Nelson Mandelaby Representative Joyce Beatty
Posted on 2013-12-12
BEATTY. Thank you, Mr. Fattah, for organizing this Special Order
hour for us.
First, let me say, as I stand here today, I am honored to talk about a man who is hard to define because he is a man who gave so much of his life, a man who understood that his success would be the success of the people around him.
Yesterday, I returned from South Africa where I had the distinct honor and pleasure to pay tribute to a man who inspired billions, for his courage, for his commitment to people, for his fight for justice, for equality, and for freedom.
Hundreds of thousands of people from around the world came there, witnessed it through electronic media, and gave their final respects to a man we love so dearly and call Madiba, a most beloved leader who liberated South Africa from apartheid. They waited for hours. They lined up. They filled the streets. And there I was, this new freshman with my Congressional Black Caucus members and Members from this Congress.
So I say to our chairwoman and president of the Congressional Black Caucus, Congresswoman Marcia Fudge, a job well done for leading us, and to Congressman Aaron Schock, thank you for leading us on this delegation.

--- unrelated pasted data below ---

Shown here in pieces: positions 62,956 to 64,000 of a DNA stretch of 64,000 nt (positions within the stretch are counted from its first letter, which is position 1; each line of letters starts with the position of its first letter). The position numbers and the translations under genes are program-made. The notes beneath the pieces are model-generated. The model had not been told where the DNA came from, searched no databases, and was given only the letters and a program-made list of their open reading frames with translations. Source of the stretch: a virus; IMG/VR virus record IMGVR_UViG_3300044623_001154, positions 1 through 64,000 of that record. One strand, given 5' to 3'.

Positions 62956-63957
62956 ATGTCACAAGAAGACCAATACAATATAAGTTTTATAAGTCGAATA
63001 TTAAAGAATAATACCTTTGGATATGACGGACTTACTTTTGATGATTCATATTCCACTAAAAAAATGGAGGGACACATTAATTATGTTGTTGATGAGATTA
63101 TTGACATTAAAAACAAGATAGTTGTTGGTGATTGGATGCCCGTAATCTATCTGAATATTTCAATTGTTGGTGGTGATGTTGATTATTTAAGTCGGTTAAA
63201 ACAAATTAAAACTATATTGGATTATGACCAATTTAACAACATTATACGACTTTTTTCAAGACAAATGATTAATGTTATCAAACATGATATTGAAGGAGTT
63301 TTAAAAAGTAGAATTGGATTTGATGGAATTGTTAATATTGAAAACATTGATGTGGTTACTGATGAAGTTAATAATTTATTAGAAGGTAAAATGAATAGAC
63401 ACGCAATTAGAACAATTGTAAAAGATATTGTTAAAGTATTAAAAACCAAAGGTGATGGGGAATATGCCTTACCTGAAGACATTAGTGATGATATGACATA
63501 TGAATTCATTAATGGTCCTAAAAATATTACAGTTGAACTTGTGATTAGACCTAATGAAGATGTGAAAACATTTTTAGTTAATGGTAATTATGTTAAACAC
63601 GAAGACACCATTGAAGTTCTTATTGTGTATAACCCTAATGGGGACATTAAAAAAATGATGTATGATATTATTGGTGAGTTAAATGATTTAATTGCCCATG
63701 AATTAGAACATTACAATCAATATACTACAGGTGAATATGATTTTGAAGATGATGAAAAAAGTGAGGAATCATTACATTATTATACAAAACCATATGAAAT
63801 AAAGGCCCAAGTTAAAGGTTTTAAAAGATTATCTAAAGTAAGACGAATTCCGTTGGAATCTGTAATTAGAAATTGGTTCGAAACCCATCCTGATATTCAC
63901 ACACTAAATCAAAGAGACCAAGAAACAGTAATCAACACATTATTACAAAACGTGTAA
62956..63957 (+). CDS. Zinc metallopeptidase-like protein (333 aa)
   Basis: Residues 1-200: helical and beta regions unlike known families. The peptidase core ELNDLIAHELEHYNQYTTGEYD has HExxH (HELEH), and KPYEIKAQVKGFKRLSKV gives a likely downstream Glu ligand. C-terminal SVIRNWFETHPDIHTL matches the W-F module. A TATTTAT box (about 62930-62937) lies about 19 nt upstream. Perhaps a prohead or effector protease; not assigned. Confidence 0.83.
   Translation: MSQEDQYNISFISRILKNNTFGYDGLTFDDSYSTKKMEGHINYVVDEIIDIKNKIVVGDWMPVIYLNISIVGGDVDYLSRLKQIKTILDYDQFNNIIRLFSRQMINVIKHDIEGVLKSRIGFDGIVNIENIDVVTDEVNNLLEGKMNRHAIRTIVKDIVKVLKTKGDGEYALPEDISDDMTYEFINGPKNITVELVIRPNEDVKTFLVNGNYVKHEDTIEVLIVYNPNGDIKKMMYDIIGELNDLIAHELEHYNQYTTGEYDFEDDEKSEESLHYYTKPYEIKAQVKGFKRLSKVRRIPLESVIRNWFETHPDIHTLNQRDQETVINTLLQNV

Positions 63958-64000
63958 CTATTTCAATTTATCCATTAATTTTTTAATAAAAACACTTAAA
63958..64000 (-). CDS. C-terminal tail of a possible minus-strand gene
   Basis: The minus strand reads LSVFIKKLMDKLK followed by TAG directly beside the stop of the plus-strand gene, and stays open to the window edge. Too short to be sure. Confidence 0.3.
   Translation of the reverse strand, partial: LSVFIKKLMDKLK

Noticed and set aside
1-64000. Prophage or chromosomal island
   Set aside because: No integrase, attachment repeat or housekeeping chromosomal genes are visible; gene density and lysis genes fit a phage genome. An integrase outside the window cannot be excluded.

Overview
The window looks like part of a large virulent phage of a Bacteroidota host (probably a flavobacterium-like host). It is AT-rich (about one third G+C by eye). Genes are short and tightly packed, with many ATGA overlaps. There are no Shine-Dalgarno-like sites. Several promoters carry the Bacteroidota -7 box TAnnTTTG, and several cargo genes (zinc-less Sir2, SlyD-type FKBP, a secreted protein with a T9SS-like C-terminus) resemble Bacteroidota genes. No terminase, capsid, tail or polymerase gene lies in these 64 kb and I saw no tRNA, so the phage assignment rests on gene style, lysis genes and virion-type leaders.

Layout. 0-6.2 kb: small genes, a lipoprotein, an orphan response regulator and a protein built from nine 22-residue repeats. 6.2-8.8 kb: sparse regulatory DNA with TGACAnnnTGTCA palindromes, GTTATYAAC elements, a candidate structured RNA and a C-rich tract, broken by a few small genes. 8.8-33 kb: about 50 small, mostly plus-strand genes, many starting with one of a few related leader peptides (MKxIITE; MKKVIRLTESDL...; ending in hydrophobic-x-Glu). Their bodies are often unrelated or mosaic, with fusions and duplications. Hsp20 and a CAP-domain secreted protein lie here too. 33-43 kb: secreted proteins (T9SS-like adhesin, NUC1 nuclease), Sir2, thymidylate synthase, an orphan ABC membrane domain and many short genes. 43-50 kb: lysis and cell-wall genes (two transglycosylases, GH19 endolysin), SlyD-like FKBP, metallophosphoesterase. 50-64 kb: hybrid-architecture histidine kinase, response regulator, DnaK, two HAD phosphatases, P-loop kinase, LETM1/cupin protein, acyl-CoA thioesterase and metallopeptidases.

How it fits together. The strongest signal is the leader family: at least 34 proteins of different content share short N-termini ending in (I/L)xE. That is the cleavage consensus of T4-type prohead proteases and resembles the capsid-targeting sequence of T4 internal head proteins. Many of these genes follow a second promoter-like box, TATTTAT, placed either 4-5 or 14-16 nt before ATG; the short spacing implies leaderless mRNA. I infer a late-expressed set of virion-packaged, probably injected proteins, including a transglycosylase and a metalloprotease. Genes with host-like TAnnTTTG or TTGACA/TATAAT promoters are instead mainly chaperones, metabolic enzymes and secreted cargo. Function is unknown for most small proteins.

And as I sat there with my colleagues, we witnessed the spirit, the culture, and the evidence that a great man has gone on. We watched the spirit and the rhythm of the toyi-toyi and the dancers. And as the memorial service began, to have our President of these United States come and pay tribute to Nelson, within itself was a great honor.
Before his election in 1994, he gave up so much to rid his country of injustice. As we know, he spent 27 years, almost a third of his life, in prison, most of that time on Robben Island, which I had the opportunity to visit. Fourteen years living in a small cell without water or accommodations for his personal needs speaks volumes for him.
But to be able to see this firsthand, what Mandela endured in that tiny, isolated cell when I was there, to set his people free. Time and time again, Nelson Mandela had taught the world many powerful lessons about justice, tolerance, and reconciliation. He astonished us all with his ability to forgive, something that we should remember on this House floor, including his forgiveness for those who jailed him and persecuted his family.
Nelson Mandela, lastly, believed in people. He believed in communities. He believed in countries. And he believed in world change for the better, something that I think we are witnessing now with our first President of these United States, a man of color. So I say to us, let us remember his words. It seems impossible until it is done.
To you, Madiba, we say, a job well done. God bless you.